Samuel Delany is one of the most revered Science Fiction writers of our time, as well as a critic and academic. Known for his experimental themes and for subverting conventions, he’s published over 20 novels plus many short stories and pieces of criticism. We recommend checking out this great interview he did with That Paris Review (excerpt below) as well as his work.
(image via wikipedia)
Delany was born on April 1, 1942, in Harlem, by then the cultural epicenter of black America. His father, who had come to New York from Raleigh, North Carolina, ran Levy and Delany, a funeral home to which Langston Hughes refers in his stories about the neighborhood. Delany grew up above his father’s business. During the day he attended Dalton, an elite and primarily white prep school on the Upper East Side; at home, his mother, a senior clerk at the New York Public Library’s Countee Cullen branch, on 125th Street, nurtured his exceptional intelligence and kaleidoscopic interests. He sang in the choir at St. Philip’s, Harlem’s black Episcopalian church, composed atonal music, played multiple instruments, and choreographed dances at the General Grant Community Center. In 1956, he earned a spot at the Bronx High School of Science, where he would meet his future wife, the poet Marilyn Hacker.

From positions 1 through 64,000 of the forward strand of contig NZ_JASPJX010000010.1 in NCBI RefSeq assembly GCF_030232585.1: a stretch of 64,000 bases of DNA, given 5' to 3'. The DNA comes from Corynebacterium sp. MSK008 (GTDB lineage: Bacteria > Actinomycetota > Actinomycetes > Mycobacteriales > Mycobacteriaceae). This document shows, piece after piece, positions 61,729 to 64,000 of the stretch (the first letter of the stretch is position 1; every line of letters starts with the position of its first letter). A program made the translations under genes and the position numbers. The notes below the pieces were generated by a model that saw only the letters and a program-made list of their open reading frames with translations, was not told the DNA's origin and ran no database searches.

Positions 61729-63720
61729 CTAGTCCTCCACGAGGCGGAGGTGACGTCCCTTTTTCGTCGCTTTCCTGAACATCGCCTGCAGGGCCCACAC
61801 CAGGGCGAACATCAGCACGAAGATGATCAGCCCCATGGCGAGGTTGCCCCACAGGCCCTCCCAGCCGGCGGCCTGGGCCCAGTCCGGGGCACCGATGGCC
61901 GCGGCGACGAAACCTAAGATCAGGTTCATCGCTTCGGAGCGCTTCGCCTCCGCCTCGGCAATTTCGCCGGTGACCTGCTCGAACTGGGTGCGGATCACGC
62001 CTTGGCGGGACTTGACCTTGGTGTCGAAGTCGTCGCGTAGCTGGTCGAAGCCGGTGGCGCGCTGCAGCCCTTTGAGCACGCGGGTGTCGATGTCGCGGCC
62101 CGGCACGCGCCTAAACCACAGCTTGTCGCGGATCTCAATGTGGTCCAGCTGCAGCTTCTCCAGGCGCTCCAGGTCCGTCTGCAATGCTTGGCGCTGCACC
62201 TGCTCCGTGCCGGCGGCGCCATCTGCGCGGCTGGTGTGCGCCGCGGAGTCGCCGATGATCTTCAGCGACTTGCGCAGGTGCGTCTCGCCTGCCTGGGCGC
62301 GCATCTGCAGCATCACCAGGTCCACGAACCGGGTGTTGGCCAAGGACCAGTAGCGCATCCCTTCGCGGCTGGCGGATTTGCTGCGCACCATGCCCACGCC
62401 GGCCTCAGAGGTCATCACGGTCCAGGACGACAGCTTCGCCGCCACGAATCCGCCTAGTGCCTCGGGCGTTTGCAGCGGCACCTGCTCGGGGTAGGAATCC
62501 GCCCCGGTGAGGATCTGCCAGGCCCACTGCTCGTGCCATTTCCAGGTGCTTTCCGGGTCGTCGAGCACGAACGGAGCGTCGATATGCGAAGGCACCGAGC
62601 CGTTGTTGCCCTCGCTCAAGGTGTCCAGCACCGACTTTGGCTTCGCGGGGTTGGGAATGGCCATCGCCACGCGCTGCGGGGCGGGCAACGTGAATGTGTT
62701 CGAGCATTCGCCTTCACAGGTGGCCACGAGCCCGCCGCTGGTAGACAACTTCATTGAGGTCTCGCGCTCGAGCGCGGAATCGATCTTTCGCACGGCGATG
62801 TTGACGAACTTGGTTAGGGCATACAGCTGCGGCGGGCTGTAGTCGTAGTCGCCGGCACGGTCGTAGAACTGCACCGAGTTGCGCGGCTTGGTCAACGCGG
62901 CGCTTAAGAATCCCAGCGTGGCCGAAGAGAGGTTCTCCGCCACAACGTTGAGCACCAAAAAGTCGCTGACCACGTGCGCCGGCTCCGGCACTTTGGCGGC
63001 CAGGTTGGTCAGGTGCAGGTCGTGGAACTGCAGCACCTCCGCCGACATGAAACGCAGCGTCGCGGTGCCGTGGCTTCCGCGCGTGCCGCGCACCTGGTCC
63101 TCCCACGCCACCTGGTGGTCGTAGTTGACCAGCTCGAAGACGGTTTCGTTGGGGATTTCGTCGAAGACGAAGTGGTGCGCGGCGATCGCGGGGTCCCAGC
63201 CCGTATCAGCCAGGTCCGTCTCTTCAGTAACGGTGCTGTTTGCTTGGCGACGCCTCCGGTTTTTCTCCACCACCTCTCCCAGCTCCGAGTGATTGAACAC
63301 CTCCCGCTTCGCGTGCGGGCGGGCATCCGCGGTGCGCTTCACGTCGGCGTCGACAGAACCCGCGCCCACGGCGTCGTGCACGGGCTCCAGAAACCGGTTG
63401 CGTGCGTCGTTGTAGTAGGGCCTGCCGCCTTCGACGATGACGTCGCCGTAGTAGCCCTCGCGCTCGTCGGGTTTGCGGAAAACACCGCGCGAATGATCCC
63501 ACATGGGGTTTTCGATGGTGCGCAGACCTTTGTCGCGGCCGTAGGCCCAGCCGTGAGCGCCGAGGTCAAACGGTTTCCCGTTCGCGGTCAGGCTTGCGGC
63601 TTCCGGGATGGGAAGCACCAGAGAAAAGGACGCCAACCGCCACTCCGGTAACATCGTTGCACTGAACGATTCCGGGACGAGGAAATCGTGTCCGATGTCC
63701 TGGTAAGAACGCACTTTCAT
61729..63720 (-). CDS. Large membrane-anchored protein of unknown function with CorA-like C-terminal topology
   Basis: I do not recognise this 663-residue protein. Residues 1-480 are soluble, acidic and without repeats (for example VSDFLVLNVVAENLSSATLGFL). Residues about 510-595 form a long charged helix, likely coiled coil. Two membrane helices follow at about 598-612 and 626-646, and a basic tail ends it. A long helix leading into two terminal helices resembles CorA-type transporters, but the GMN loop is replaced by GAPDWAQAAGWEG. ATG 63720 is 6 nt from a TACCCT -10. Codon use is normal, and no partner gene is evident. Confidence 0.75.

In the early sixties, the newly married couple settled in the East Village. There, Delany wrote his first novel, The Jewels of Aptor. He was nineteen. Over the next six years, he published eight more science-fiction novels, among them the Nebula Award winners Babel-17 (1966) and The Einstein Intersection (1967). Even then, his exploration of issues of sexuality, ethnicity, and gender—like the polyamorous love between three spacecraft navigators in Babel-17, or alien colonization and the relationship between the marginalized and history in The Einstein Intersection— distinguished him from other authors working in the genre. Even when set in fantastic worlds, like the Star-Pit, a city that squats at the galaxy’s edge, or Nevèrÿon, an ancient, dragon-filled land whose inhabitants are just learning to write, Delany’s work mirrors the generational shifts and concerns of his times.
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